Rescuer’s Story – Aunt sent for Trial

May 1919

Sheffield Evening Telegraph – Thursday 15 May 1919

Rescuer’s Story

Aunt sent for Trial

Alice Sagar (24), of Mexborough, was brought up on remand at the Doncaster, West Riding Court, today, charged with having attempted murder her niece, Alex Bayes, aged seven, St. Catherine’s Avenue, Balby, by attempt to do to drown her in the River Dearne at Mexborough.

The prisoner had been remanded for a fortnight in order that her mental condition might be enquired into.

The evidence of Alice Bayes, the child, who was accompanied her mother, was taken. She is bright little child, and told the magistrates that she remembered going to school at Balby one day last month, and whilst out walking with teacher she was told that her auntie wanted to see her. She went back to the school and there saw her auntie. Her auntie said. ‘Come with me to Denaby.” She asked her if her mamma knew, and her auntie said “Yes

She went with her to Denaby, and had tea at her uncle’s at Denaby. After having tea she went with her auntie for a walk and they came to some water. On coming to the water her auntie sat her on the wall by the water, and said. Look at that water bubbling,” and whilst she was looking at the water she pushed her in and she did not remember anything more until she found herself in a house Mexborough.

Annie Bayes, wife of Arthur Bayes, of mother of the little girl, and sister of the prisoner, said that prisoner had no fixed address. In consequence of a communication received from the Wakefield Asylum authorities in November last, she fetched her sister out the asylum on March 19. Witness’s intention was to send her to her mother in America. She stayed with her on and off until April 30, and spent her time in visiting her relatives in Barnsley and Doncaster

Prisoner returned to her house on Tuesday. April 29. She had a portmanteau with her, and witness asked her to account for it. She said haven’t pinched it.” And, getting hold of it, said, “ l am going to take it to the station.” She went away, and was brought back by the police three o’clock in the morning of the 30th. During the morning, whilst witness was in the back yard, the prisoner left the house.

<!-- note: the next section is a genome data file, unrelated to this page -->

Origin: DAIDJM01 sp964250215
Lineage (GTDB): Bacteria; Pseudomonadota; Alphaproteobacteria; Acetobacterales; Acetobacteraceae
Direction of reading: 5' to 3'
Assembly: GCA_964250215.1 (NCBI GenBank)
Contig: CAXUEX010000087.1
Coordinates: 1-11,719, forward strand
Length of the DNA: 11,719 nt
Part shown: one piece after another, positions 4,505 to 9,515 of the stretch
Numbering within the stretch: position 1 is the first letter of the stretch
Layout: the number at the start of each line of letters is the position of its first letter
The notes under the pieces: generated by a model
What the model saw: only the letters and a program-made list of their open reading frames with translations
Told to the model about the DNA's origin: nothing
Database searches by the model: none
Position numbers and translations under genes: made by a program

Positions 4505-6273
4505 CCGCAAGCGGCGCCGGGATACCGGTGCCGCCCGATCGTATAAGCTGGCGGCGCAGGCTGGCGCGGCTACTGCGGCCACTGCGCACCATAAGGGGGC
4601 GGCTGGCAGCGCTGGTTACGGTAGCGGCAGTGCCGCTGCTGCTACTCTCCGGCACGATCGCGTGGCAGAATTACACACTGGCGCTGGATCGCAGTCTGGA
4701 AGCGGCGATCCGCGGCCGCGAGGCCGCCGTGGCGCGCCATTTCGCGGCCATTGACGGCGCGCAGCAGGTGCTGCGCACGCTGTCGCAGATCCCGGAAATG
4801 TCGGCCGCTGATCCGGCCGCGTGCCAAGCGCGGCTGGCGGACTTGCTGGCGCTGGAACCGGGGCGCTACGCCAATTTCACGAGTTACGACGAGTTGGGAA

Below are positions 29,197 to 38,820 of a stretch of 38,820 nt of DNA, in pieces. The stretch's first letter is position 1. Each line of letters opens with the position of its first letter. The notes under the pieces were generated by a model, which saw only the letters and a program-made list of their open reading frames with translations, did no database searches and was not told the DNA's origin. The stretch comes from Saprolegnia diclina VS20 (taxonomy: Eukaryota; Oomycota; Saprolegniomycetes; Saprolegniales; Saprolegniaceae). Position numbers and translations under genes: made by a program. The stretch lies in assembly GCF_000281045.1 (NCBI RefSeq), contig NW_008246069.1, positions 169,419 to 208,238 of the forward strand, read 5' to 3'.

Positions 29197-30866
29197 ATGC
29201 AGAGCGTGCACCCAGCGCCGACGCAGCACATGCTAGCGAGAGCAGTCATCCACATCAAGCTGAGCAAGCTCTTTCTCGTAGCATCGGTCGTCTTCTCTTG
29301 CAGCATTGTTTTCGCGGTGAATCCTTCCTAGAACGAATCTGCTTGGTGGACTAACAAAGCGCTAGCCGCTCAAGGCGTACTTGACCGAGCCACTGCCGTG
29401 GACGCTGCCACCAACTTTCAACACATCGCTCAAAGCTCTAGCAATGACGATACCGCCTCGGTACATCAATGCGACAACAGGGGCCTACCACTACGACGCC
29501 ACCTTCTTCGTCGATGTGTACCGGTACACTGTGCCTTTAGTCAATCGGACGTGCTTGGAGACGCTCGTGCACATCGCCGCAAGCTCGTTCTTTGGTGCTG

Witness did not see her leave, and went upstairs to see where she was and found that she had disappeared. Her conduct had been good except the day when witness fetched her from the asylum. On that day she said she would to give herself up to the police. She would sometimes sit for hours without speaking.

Eldred Hubbard, who was temporarily employed at Milton Park said on April 30 he was near the Dearne, when saw the prisoner dancing up and down the road, and on looking, into the water saw the child’s face underneath the water. She was under the arch of the bridge. She got along the parapet of the bridge, and found the child was holding herself up by some branches.

Noticing that the prisoner was wearing red scarf, he called out to her to hand it to him, and she did so. He then passed one end the child, and told her to seize it, which she did, and held the other end and was in the act of lifting her out when two men came to his assistance and the child was recovered.

She appeared to fairly exhausted. She was put in trap and taken to a house in New Street. On getting on to the road he asked her whose child was, and she replied “My sister’s.” He asked where she lived and she said “Doncaster.” said, “How did she get into the water?” Prisoner replied. She climbed over the wall and fell in.” The wall was about 4 feet high.

Dr. Huey proved that on Wednesday. April, he was called to a house in New Street, Mexborough and found the child Alice Bayes. She was cold and shivering and suffering from exhaustion and shock. He attended to her, and said her life was in danger but for the prompt attention given to her.

George Shaw, miner, 14. New Street, Mexbro’, stated that he was driving in a trap and when turning the corner near the Dearne Bridge he saw the prisoner looking over the bridge. He drove past for about 16 yards and becoming suspicious looked round, saw Hubbard in the act of pulling the child out of the water.

Prisoner: Or putting her in—which?

Witness said he stopped the trap and went to the water and leaning over the wall reached the child out of Hubbard a hands. He said to prisoner “Are you with that gentleman?” (meaning Hubbard). She replied No.” He next asked whose child it was in the water and she said “It is sister’s.” He said “How did the child get into the water.” Prisoner said “She was the same the rest of the children, she wanted lifting on the wall.”

Prisoner; She was lifted up. Witness next asked why she did not keep hold of the child when she was on the wall and she made no reply. He took the child to his home. The child was in a very exhausted condition. He and his wife rubbed her and sent for the doctor.